• Hofer, M., & Swan, K. O. (2006). Technological Pedagogical Content Knowledge in Action : A Case Study of a Middle School Digital Documentary Project. Journal of Research on Technology in Education, 41(2), 179-200.
  • Koehler, M. J., & Mishra, P. (2008). Introducing TPCK. In AACTE Committee on Innovation and Technology (Ed.), Handbook of technological pedagogical content knowledge (TPCK) for educators (pp. 3-29). New York: Routledge.
  • Koehler, M. J., & Mishra, P. (2005). What happens when teachers design educational technology? The development of Technological Pedagogical Content Knowledge. Journal of Educational Computing Research, 32(2), 131-152.
  • Lim, C. P. (2009). Formulating guidelines for instructional planning in technology enhanced learning environments. Journal Of Interactive Learning Research, 20(1), 55-74. AACE. Retrieved from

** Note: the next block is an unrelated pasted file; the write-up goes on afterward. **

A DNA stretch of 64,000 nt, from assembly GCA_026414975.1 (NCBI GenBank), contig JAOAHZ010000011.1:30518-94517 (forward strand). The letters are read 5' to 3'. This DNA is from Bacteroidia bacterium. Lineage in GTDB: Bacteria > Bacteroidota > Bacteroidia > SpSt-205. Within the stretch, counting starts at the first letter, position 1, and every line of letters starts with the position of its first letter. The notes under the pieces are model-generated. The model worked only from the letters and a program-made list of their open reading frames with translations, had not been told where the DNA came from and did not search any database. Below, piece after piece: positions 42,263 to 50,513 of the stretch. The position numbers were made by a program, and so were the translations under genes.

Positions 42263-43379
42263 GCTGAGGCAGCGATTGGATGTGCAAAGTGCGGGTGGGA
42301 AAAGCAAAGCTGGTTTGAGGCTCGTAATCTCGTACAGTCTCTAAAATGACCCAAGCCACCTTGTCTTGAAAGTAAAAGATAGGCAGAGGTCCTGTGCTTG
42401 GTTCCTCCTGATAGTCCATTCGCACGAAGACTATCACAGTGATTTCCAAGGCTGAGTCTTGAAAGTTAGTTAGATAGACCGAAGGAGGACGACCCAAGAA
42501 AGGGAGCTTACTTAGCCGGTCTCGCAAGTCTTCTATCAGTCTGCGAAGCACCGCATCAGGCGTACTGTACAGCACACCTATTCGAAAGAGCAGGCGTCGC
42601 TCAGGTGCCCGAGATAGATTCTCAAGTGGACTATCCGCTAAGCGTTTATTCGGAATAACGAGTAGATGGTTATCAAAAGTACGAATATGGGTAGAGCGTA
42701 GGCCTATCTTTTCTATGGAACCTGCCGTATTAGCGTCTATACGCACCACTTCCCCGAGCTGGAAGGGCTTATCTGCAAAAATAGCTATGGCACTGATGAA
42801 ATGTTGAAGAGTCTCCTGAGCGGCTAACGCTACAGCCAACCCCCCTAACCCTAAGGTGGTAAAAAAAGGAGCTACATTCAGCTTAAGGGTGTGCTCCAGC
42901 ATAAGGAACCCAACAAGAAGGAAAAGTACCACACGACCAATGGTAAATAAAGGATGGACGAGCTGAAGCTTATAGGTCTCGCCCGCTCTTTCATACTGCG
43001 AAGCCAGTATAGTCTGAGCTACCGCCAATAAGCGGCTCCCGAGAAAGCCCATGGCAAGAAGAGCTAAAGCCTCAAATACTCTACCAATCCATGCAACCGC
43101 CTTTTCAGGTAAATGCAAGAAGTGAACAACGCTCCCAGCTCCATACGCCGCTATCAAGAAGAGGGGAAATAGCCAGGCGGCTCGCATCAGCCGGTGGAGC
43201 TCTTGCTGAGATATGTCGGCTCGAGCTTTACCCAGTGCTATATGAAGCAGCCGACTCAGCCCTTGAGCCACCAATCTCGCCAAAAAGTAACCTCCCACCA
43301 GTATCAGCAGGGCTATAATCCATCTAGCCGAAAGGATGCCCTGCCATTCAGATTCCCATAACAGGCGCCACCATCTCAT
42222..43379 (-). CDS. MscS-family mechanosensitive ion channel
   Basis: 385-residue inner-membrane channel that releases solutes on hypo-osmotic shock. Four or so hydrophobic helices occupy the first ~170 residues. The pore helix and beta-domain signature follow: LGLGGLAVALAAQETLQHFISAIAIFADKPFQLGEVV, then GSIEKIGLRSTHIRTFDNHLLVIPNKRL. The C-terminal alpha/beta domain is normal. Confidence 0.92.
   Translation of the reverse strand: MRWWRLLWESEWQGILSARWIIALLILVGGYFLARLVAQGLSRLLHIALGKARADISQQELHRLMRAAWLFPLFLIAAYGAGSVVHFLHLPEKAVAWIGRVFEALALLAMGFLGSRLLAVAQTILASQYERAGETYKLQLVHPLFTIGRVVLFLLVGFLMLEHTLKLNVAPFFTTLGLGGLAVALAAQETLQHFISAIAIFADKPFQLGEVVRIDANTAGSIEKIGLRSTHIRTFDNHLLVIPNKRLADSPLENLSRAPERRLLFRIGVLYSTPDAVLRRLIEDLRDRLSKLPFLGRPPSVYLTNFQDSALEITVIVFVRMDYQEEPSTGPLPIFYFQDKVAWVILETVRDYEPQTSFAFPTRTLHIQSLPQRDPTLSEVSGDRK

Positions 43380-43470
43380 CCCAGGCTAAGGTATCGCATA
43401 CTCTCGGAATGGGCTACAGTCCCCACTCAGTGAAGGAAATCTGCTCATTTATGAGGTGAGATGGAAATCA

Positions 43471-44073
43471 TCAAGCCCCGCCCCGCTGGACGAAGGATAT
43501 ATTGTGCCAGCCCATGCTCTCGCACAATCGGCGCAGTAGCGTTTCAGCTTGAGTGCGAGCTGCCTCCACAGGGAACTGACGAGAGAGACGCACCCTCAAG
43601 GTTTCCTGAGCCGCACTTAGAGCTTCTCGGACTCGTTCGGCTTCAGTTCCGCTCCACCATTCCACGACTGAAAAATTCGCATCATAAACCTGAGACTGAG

• Nkwenti Ndongfack, M. (2015). Mastery of Active and Shared Learning Processes for Techno-Pedagogy (MASLEPT): A Model for Teacher Professional Development on Technology Integration. Creative Education, 6, 32-45.
  • Niess, M. L., Ronau, R. N., Shafer, K. G., Driskell, S. O., Harper, S. R., & Johnston, C. (2009). Mathematics Teacher TPACK Standards and Development Model. Contemporary Issues in Technology and Teacher Education, 9, 4-24.
  • Polly, D., & Mims, C. (in press). Supporting the integration of Web 2.0 technologies in professional development programs. In T. Kidd & I. Chen (Eds.), Wired for learning: An educators guide to Web 2.0. Hershey, PA: Information Science Reference.
  • Shulman, L. S. (1986). Those who understand: Knowledge growth in teaching. Educational Researcher, 15(2), 4-14. (This is the original)